What is work?

From a What’s App exchange I had last week with someone I hadn’t been in touch with for a while.

Questioner:   How are you? Are you working? How’s the family doing?

Me:  I am working as a family support worker. Great fun, exhausting, learning a lot.

Questioner:  Fantastic! What setting do you work in? Family centre? Is it local authority or private/charity sector?

I’ve long been curious about assumptions around ‘work’.  In my experience people (like this questioner) assume that ‘work’ means some form of paid employment.   When filling in forms, or when people ask me what I do, I never describe myself as ‘unemployed’, or ‘retired’.  I always tick the box self-employed.

Philip Larkin’s poem ‘Toads’ is strong on the connection between ‘work’ and payment.   It opens with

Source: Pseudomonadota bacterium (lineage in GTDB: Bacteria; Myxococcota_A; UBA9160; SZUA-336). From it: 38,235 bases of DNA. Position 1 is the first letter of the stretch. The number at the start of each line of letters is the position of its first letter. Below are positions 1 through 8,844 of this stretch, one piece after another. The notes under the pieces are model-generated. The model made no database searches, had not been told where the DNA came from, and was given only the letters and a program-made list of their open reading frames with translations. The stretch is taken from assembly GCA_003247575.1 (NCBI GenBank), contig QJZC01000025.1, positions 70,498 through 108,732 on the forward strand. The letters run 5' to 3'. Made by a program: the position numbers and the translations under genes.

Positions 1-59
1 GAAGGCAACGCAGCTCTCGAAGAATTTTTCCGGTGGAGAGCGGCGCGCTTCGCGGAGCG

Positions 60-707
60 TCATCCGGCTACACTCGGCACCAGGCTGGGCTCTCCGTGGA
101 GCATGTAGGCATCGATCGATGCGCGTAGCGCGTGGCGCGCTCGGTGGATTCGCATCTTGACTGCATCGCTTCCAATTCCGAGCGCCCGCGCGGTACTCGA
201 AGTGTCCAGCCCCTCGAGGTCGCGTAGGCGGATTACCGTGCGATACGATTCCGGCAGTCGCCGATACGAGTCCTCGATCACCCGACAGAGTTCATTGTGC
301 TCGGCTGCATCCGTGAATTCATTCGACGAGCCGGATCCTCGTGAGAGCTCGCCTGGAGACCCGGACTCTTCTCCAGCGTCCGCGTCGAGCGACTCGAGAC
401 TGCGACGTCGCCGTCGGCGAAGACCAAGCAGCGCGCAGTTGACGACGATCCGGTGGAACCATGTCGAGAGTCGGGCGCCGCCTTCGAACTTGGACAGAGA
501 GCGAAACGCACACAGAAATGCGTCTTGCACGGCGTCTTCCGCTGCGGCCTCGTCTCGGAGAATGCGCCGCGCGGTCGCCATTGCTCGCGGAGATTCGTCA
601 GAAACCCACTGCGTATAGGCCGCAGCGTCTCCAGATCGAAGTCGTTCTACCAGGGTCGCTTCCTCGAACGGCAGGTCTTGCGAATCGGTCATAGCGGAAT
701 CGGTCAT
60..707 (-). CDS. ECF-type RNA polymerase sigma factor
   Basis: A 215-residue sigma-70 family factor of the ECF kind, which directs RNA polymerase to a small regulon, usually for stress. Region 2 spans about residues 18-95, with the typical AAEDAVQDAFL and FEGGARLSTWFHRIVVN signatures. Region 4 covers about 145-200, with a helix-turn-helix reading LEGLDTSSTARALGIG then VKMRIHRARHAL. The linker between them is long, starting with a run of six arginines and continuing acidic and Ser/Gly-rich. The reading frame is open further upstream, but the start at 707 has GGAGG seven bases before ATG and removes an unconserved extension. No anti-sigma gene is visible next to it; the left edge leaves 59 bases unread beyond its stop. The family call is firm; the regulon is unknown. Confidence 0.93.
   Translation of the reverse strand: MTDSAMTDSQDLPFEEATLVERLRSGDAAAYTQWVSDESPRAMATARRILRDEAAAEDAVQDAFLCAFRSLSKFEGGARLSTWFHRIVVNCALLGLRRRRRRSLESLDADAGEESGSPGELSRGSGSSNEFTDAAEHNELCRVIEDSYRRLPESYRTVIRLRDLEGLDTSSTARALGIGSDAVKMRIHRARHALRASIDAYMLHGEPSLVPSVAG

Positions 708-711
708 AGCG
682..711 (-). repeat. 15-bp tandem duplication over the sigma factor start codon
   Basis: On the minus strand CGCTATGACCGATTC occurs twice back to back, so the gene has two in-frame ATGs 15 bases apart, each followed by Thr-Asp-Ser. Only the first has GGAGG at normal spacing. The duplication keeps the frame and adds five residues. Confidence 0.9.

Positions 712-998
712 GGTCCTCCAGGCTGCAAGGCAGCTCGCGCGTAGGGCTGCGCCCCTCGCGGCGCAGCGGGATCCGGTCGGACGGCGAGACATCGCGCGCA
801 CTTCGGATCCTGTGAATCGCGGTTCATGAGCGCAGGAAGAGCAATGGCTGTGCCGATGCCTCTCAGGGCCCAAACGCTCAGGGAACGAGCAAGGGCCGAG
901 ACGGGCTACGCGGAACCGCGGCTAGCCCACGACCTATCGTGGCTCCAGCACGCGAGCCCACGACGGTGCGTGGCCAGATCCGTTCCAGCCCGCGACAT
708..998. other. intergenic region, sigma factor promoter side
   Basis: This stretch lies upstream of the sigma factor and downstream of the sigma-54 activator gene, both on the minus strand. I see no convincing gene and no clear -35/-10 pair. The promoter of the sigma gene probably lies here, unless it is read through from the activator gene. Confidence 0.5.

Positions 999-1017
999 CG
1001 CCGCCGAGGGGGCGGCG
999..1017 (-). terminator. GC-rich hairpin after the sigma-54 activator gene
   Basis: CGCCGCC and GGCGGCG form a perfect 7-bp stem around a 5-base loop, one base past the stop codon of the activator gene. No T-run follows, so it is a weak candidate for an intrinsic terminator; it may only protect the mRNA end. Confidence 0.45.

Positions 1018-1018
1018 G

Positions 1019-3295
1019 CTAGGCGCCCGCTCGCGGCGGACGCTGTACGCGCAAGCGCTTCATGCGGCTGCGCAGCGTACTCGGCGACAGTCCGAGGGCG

Why should I let the toad work
Squat on my life?
Can’t I use my wit as a pitchfork
And drive the brute off?

Six days of the week it soils
With its sickening poison –
Just for paying a few bills!
That’s out of proportion.

But to view work only in relation to payment demeans the value of work in all its other forms.   It isn’t just about being paid, it is about doing something that, ‘can be summed into seven viewpoints: Continuous activity, productive, requiring physical and mental exertion, has psycho-social aspects, is performed on a regular basis, requires a degree of restraint, and can be performed for personal purpose’. (Petty, G.C., Brewer, E.W. & Brown, B.)

The idea of ‘personal purpose’ allows other views on what work is and what it is ‘for’.  As almost an opposite to Philip Larkin, Kahlil Gibran says ‘Work is love made visible’,  and continues,  ‘And if you cannot work with love but only with distaste, it is better that you should leave your work and sit at the gate of the temple and take alms of those who work with joy.’